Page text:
Romantic Suspense


Genre: Mystery

New Release

September 2019 wrap-up

Force of Chaos: The Coming of Age of the Antichrist - Lin Senchaid Earth - Anthology Stranger Things Have Happened - Thomas Gaffney The House by the Cemetery (Fiction Without Frontiers) - John Everson Brian Helsing Mission One: Just Try Not To Die - Gareth K. Pengelly Till Human Voices Wake Us (Till Human Voices Wake Us #1) - C.S.  Johnson Carnival of the Night - Nicholas Carey The Haunted Hardware Store (The David Morgan series Book 1) - Frank Roberts Deeplight - Frances Hardinge The Shapes of Midnight - Joseph Payne Brennan

Wow, 14 books this month. ALL for Bingo, Yay! Admittedly two were very short, but it's been a nice selection ranging from the silly to the really enjoyable.


Stand outs include three anthologies, Elements of Horror: Earth, The Shapes of Midnight and Stranger Things Have Happened, and also Force of Chaos, The House by the Cemetery and surprisingly, Brian Helsing: Just Try Not to Die.


Only two books were disappointments, which isn't a bad ratio.


Got a good start on my Bingo reads and I've only got one Netgalley book I haven't started yet. I'm very close to finishing another.


So, overall, a good month.


Reblogged from Hol:

Bingo update 27 September 2019

Yay! Today's call means I have 4 called squares in two rows and both of them have 3 books finished. The common square between them, which was today's call, is a book I'm really enjoying so I'm glad of the excuse to focus my primary reading on that one.


The uncalled and unread square on each of these rows has a book assigned to it that I'm been looking forward to. The one for Dead Lands is started, though just at 4%. The one for Cryptozoologist isn't started yet, but it's the one I chose for the most looking forward to question on the pre-party.


No Bingos imminent but I'm closer and the reading is good. That's what matters most! :)



Finished books:


Snow White & Rose Red by Lily Fang 2.5 stars (A Grimm Tale)

Stranger Things Have Happened by Thomas Gaffney 3.5 stars (Stranger Things)

The House by the Cemetery by John Everson 4 stars (Grave or Graveyard)

Brian Helsing Mission One: Try Not to Die by Gareth K. Pengelly 3.5 stars (Vampires)

Elements of Horror: Earth various authors 4.5 stars (Read by Candlelight)

Till Human Voices Wake Us by C.S. Johnson - 3 stars (Supernatural)

Carnival of the Night by Nicholas Carey - 3 stars (Creepy Carnivals)

The Haunted Hardware Store by Frank Roberts - 2.5 stars (Ghost Stories)

The Witching Hour by Sevannah Jezowski - 3.5 stars (Spellbound)

Force of Chaos by Lin Senchaid - 5 stars (Fear Street)

Deeplight by Francis Hardinge - 4.5 stars (Monsters)

The Shapes of Midnight by Joseph Payne Brennan - 4 stars (Free square)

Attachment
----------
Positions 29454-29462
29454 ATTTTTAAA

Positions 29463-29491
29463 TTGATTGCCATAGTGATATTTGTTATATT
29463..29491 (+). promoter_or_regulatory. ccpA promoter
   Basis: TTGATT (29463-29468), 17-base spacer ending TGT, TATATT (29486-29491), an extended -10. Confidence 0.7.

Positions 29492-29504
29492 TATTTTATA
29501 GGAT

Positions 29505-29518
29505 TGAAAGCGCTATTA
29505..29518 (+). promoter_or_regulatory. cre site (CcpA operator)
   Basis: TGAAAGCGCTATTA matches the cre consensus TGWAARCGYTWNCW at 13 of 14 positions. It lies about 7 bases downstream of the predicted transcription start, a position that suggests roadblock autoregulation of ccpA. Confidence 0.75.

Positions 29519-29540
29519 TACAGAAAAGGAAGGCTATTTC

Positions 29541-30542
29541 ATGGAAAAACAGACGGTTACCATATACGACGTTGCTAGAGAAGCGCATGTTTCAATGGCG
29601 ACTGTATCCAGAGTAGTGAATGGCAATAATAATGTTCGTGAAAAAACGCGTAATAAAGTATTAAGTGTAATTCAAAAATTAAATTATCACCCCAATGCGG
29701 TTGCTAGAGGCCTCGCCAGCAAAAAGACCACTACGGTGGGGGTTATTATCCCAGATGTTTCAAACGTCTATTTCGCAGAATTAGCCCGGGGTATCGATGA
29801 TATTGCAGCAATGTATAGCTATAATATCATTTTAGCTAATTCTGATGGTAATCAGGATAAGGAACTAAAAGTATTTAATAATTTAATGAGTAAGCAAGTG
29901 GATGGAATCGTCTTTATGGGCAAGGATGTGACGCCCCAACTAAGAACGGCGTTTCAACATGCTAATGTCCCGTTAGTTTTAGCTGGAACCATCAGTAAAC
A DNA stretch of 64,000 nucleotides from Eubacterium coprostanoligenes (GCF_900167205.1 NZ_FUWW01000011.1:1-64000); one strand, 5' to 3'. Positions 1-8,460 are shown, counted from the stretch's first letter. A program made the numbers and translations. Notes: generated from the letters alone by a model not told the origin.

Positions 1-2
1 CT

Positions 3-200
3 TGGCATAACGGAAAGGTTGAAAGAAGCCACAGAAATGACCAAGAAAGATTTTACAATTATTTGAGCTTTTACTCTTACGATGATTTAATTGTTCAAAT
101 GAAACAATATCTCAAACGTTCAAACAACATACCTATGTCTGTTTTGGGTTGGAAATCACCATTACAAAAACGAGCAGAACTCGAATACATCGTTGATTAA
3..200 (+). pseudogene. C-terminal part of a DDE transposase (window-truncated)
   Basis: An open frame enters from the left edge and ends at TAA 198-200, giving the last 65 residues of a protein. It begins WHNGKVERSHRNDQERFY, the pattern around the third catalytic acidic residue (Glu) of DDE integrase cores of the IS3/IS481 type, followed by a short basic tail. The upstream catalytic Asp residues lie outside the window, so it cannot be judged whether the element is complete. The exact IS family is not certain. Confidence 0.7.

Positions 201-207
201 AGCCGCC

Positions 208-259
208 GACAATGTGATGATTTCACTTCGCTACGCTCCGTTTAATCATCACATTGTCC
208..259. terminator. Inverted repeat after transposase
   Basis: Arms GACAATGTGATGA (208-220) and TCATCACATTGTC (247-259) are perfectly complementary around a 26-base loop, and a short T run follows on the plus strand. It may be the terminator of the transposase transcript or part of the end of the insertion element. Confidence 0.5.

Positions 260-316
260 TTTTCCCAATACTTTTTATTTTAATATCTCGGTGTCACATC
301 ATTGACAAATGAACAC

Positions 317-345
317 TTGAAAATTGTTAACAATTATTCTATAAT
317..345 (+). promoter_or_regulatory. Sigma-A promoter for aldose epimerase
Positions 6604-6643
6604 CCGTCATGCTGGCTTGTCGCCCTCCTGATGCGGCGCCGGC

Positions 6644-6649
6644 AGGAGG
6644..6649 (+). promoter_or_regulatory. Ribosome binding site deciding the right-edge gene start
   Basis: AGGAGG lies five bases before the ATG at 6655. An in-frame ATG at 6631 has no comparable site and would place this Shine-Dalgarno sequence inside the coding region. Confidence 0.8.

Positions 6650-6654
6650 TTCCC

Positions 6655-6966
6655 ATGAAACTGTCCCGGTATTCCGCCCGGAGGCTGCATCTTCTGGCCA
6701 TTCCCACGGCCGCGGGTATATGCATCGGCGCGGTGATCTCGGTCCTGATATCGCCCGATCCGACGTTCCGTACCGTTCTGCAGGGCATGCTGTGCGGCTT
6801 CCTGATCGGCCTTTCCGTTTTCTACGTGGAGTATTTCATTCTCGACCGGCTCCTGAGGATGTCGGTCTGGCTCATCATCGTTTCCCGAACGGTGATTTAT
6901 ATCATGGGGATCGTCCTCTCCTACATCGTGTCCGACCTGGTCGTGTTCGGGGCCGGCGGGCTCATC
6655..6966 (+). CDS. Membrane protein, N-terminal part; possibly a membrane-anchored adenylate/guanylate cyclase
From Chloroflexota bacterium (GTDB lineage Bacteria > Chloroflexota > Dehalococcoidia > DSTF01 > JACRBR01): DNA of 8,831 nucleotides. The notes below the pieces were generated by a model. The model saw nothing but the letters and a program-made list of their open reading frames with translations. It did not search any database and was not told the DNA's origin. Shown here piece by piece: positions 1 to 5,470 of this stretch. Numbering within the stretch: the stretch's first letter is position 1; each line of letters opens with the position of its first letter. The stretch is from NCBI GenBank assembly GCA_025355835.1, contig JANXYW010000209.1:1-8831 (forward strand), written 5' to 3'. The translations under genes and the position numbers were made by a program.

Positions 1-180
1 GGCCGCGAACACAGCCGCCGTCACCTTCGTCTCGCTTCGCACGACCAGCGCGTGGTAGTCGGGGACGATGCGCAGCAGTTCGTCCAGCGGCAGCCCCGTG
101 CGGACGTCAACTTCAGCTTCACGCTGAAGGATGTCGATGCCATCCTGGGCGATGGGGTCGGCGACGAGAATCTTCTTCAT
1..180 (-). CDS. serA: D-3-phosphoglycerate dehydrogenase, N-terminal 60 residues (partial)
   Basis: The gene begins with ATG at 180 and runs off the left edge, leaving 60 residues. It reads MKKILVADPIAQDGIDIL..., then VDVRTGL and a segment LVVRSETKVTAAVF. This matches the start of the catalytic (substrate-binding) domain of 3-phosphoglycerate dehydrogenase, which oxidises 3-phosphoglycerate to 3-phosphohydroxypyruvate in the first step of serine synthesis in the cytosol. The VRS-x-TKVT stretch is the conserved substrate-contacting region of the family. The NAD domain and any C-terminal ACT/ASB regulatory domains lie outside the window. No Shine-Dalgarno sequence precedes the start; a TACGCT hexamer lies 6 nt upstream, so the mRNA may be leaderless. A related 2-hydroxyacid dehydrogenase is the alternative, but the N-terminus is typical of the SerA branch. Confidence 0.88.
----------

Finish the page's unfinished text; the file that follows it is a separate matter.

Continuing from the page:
The Bottle Imp by Robert Louis Stevenson - 4 stars (Relics and Curiosities)

1408 by Stephen King - 4.5 stars (Film at 11)

Second Transfiguration Spell

Reaper Man - Terry Pratchett

I wanted to read this book this year as I've read Mort twice but not the further series and I have a hardback with the first three. It took me a while to see the obvious. Picking a square when I don't know the plot wasn't working. Then I went down the list of all the squares and it jumped out at me!


So, I'm still nowhere near a Bingo. But I only have one square without a book assigned. I'm sure I can find something for Halloween in October. I've got Decimus Croom as a possibility regardless.


Snow White & Rose Red: The Curse of the Huntsman

Snow White and Rose Red: The Curse of the Huntsman - Lilly Fang

by Lily Fang


This is a slightly cringe-worthy story about Snow White and Rose Red as magicians sent to a rich kingdom to investigate the sleeping spell on Sleeping Beauty and find a cure.


To be fair, on the technical side, if I were an English teacher grading this on spelling, grammar, punctuation and sentence structure, I would have to give it an 'A'. My issue is with the characters and plot.


The character traits could have worked well in a YA story with original names. Rose Red is a skilled fighter and that appeals to a lot of YA readers. However, superimposed onto fairytale figures just doesn't work for me.


Similar with the plot, it might have worked without the fairytale connection, even with a nod to the sleeping spell on Aurora. For me, well, I wouldn't have finished it if I weren't reading it for a challenge.


It might work well for someone else. Those whose reading tastes run to Hunger Games and that sort of thing. It definitely wasn't for me.


Reaper Man by Terry Pratchett

Reaper Man - Terry Pratchett

Who has read this and what categories might it fit in? I still have a couple of squares I haven't assigned a book to and two transformation spells. I'd like to read this for Bingo so wondering what categories it could fit.